A Blur of Working Women IN 1954, STAR-KIST OPENED ITS STATE-OF-THE-ART PLANT 4 tuna canning facility The 200,000 square foot plant had at its center a 43,200 square foot cleaning and sorting room. FORMER CANNERY WOMEN ASSERT that the increased speed and technology of the operation did not substitute for human labor. Along ten 150ft-long steel conveyor tables, 800 cleaners could be working at one time and at least 100 more women served in quality control positions.
At the new Star-Kist Plant 4, 1954. At conveyor belt tables, cannery women were a blur of activity. ~ The Star-Kist Story, corporate informational booklet, nd, c. 1962. Matich Family Collection
Van Camp Sea Food Company, nd, c. 1955. Using a knife with a five-inch blade with a solid wooden handle, women rapidly skinned the fish. ~ San Pedro Bay Historical Society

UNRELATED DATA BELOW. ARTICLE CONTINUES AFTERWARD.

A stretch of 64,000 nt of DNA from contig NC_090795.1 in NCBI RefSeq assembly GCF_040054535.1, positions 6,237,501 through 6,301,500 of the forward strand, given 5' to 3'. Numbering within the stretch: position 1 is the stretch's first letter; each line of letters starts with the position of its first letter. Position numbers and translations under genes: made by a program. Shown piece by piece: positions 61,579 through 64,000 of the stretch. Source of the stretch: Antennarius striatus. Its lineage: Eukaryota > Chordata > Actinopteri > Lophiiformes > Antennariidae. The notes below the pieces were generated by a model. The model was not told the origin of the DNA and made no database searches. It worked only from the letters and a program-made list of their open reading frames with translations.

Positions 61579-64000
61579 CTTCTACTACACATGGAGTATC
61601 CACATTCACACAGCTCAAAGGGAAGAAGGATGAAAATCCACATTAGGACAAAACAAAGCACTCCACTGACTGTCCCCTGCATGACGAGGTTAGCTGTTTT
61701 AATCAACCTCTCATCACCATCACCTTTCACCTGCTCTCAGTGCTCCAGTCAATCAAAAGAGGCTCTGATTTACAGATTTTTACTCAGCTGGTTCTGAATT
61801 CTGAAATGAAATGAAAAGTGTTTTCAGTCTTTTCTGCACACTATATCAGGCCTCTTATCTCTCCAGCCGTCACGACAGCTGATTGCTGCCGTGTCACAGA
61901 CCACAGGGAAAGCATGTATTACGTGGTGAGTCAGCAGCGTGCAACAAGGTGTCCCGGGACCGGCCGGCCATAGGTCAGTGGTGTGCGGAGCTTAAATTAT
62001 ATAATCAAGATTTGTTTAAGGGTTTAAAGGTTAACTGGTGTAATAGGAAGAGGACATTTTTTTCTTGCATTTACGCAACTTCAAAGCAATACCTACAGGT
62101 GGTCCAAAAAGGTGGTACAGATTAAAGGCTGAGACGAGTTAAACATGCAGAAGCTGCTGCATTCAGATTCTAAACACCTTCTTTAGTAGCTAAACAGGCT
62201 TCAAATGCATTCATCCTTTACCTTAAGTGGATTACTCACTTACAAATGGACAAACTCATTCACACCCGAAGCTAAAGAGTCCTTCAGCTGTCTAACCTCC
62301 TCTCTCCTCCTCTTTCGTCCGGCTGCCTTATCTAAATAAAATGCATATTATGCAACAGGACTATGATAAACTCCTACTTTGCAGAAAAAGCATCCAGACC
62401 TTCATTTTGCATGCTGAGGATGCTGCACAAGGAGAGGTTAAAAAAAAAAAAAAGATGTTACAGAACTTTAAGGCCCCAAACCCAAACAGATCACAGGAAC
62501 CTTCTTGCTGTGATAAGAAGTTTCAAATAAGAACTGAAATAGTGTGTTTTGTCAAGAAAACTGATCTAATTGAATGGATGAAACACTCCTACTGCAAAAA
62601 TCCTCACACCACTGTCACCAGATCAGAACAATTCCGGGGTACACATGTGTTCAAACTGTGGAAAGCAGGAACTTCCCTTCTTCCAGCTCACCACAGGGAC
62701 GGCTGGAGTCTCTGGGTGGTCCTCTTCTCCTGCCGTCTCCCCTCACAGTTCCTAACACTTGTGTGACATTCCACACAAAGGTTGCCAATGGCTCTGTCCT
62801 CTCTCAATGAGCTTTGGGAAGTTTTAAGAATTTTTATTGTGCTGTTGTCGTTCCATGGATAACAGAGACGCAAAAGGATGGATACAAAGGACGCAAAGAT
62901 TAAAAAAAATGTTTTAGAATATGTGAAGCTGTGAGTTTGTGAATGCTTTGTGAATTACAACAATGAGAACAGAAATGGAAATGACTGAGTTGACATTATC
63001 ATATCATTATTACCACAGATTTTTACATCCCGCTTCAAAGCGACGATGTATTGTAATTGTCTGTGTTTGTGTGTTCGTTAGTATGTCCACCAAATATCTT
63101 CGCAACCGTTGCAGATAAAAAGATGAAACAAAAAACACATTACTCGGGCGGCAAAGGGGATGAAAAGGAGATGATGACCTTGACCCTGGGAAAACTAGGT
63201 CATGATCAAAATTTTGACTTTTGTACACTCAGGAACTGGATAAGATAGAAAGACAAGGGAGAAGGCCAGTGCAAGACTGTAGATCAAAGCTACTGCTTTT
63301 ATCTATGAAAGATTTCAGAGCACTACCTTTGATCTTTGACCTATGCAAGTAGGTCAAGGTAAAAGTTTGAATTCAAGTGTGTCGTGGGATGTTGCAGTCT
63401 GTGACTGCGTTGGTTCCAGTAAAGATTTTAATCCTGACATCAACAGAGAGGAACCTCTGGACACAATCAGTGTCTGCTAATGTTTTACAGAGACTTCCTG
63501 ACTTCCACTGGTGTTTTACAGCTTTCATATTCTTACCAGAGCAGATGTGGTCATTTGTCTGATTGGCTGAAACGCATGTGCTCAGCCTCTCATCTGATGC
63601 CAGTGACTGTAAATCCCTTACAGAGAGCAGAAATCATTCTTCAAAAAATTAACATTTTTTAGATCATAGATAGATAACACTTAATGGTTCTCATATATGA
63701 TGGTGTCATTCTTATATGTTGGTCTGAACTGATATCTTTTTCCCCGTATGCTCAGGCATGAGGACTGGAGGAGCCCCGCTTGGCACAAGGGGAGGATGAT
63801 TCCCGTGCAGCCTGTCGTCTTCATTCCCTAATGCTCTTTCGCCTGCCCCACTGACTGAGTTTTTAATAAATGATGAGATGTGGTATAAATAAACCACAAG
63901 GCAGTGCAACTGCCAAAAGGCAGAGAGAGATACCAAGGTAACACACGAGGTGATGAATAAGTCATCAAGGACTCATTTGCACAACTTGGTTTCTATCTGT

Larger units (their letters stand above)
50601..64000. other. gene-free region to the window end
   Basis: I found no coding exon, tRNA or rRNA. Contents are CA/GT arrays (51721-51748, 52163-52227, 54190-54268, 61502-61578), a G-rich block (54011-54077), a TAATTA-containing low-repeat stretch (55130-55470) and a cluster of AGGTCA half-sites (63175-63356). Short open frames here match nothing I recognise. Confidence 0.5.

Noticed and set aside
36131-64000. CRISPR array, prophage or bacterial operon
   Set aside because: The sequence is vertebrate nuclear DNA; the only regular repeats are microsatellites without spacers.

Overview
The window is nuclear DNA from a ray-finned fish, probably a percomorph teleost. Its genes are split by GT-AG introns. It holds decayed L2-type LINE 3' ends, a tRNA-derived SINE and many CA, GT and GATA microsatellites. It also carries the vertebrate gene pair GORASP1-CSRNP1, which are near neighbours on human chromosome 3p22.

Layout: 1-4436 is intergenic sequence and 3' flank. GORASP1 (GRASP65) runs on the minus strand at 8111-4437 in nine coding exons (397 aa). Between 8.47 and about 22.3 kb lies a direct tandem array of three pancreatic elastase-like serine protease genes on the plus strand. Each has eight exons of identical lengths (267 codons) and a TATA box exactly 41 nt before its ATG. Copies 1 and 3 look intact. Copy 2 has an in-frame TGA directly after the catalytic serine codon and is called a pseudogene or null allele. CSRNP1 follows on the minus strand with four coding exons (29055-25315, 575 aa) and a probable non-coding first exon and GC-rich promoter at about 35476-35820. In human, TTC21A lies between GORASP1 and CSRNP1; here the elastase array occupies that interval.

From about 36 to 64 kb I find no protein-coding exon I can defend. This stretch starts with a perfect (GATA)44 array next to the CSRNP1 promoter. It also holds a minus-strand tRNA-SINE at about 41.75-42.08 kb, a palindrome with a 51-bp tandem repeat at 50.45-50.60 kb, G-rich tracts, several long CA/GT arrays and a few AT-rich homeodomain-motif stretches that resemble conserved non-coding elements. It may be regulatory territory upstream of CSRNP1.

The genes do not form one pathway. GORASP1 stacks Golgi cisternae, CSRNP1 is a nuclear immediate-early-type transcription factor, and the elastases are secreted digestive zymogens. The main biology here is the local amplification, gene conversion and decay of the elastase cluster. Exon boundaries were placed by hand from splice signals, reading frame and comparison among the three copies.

On the Cleaning Room Floor MINIMUM REQUIREMENTS. Each woman on the cleaning line was responsible for four baskets of fish per hour. Depending on the size of the fish there could be one half to six whole fish in a basket. Women hand-packing cans needed to complete a 48 cans (1 case) per hour. With packing machines, women were responsible for four cases per hour.
Making Connections MANY EMPLOYEES TRAINED IN THE WETFISH PLANT - working with fresh sardine and mackerel kept wet during the canning process. Once in the tuna cannery, women were assigned their positions on the line by skill, not seniority.
CANNERY WORKERS RETURNED DAILY TO THE SAME POSITION. A sense of camaraderie grew along the lines. Former employees remember making tuna salad lunches together and supporting each other through difficult family times. One long time Star-Kist employee remembers sharing production overflow with women with large families.
Sorting tuna loin at Van Camp Sea Food Company nd c.1955. ~ San Pedro Bay Historical Society